Magnite’s interior features a contemporary design with interesting shapes and layers; lots of storage space on offer too.
It’s at the front of the cabin that you’ll find a huge contrast. The Magnite’s dash design immediately looks contemporary and interesting, what with its Lamborghini-like hexagonal AC vents, asymmetric centre console, AC knobs with LCD readouts inside them and colourful screens; yes, plural. Yes, like the Brezza, it uses an all-black colour scheme, which is a bit dull, but it’s livened up with silver accents and a premium-feeling denim-like fabric on the door pads and central armrest. What’s also interesting is they’ve managed to set the Magnite’s dash quite far forward from the front seats, which helps with the sense of space, but they’ve still managed to incorporate a huge glove box. The Brezza has a far smaller one, but then it does have a second box on top that can hold a few small items. Cabin quality, though not in the league of the Korean compact SUVs, is still quite good, with hard-wearing plastics and tight-fitting panels, but then the Magnite is not too far behind, with only a few low-quality bits (like the flimsy rear-view mirror) marking it down.
The Brezza’s cabin edges ahead slightly on quality, but its design is a bit too ordinary and it’s starting to feel dated.
The Maruti’s cabin is functional, but a bit ordinary, and it’s starting to feel dated in places. This is perhaps because a lot of the controls and switchgear, including the steering wheel, is the same as in most of the older-generation Maruti cars. You can select from a bunch of colours to back-light the analogue instrument cluster, which is a cool touch, but we wish they’d have incorporated the colour MID screen from the likes of the Ciaz and Baleno, especially now with the new mild-hybrid tech. By contrast, the Magnite’s 7.0-inch full-colour instrument screen, a seriously impressive inclusion in this segment, feels miles ahead, with three different displays that show speed, revs and fuel computer data in a big, bright and colourful look that’s easy to read on the move.
Magnite’s clean, configurable, full-colour instruments screen works well.
And that is just one of the many exciting features you’ll find in the Nissan. Fully loaded with the optional Tech Pack, you’ll get wireless phone charging, ambient lighting, a JBL sound system, tyre-pressure monitoring and, impressively for this segment, a 360-degree camera array and wireless Apple Carplay and Android Auto. The Brezza does have a few winning items – auto headlamps and wipers and an electrochromic rear-view mirror, but other than those, its equipment list is only average. One thing buyers of either car will miss is a sunroof.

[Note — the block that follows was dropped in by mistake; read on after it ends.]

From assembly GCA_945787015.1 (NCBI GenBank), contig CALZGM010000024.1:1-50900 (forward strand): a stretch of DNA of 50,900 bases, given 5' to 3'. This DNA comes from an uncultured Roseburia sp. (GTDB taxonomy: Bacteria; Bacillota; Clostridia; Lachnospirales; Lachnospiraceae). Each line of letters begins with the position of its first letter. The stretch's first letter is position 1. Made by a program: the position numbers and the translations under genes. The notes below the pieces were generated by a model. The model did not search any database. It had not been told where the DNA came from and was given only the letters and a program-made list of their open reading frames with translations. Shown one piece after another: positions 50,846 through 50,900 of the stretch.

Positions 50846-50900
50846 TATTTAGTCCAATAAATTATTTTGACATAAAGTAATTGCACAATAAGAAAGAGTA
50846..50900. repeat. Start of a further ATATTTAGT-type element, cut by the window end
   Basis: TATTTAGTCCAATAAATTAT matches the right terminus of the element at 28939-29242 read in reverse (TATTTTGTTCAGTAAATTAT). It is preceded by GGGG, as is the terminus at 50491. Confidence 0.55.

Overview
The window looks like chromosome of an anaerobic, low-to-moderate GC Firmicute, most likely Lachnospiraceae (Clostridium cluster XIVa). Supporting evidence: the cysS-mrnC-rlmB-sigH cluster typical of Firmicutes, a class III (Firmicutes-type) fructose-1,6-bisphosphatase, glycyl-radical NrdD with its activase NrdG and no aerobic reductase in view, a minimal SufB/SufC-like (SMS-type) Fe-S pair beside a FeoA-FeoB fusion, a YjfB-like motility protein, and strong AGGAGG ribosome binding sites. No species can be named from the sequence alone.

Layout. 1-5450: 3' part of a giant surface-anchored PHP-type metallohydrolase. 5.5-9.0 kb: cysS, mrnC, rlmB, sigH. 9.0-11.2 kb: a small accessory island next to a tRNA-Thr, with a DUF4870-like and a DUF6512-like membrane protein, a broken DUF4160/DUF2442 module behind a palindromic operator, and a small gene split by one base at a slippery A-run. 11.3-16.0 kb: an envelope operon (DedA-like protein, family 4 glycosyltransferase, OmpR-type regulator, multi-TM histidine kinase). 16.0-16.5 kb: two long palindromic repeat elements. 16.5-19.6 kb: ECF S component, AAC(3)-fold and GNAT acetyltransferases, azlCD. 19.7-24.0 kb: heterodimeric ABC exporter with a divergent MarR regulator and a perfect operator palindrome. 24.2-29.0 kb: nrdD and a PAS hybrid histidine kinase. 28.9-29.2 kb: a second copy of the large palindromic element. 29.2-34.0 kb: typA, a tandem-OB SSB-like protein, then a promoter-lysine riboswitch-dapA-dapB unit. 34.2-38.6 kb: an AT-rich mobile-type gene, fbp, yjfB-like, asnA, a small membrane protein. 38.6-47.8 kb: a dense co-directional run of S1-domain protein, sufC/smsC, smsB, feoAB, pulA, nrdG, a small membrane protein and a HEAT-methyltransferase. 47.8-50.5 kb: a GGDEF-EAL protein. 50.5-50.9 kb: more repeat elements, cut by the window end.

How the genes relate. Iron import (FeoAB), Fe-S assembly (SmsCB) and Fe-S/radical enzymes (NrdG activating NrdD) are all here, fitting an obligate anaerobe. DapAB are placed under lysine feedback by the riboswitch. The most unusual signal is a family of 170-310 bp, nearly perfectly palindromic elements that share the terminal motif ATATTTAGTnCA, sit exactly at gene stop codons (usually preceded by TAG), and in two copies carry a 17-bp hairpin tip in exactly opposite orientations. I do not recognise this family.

Wireless Android Auto/Apple CarPlay among many segment firsts in Magnite.
|What you get for your money|
|Nissan Magnite XV Premium(O) Tech CVT||Maruti Vitara Brezza ZXI+ Dual Tone AT|
|Price (ex-showroom, Delhi)||Rs 10.18 lakh||Rs 11.20 lakh|
|Apple CarPlay/Android Auto||Yes (wireless)||Yes|
|Connected Car Tech||Yes||No|
|Auto-dimming rear view mirror||No||Yes|
|Keyless entry and go||Yes||Yes|
|360 degree camera||Yes||No|
|Wireless phone charger||Yes||No|
|Auto climate control||Yes||Yes|
|Rear AC vents||Yes||No|
|ISOFIX child seat mounts||Yes||Yes|
For two petrol powertrains that make roughly the same horsepower, these two couldn’t be less alike. The Nissan uses a 1.0-litre, three-cylinder turbo-petrol, while the Maruti a 1.5-litre, four-cylinder naturally aspirated petrol aided by an electric motor that provides a mild boost to acceleration at times. The Nissan’s torque output is, expectedly, a little higher, and while the Magnite has a CVT, the Brezza uses a 4-speed torque-converter auto.
Maruti’s old-school 4-speed torque-converter auto can be slow to respond.
You do get a few three-cylinder-typical vibes at idle in the Magnite, but it smoothens out admirably the moment you get moving. More apparent on the move, in fact, is road noise, especially on coarse surfaces, and, overall, the Brezza feels more refined at all speeds.
There are times when the Maruti gets noisy but that has more to do with its gearbox. The old-school 4-speed unit, while smooth and effective at low speeds, does feel a bit slow to respond when you try to get a move on. It needs a firm kick to initiate a downshift, there’s a pause before shifting, and the shift itself can be quite firm. It can also hold on to gears too long, even if you don’t mean to, which causes the engine to rev out and make a racket. And while the engine stop/start feature is a welcome fuel-saving tool, in combination with the abrupt auto ’box, it takes a little getting used to before you can set off smoothly.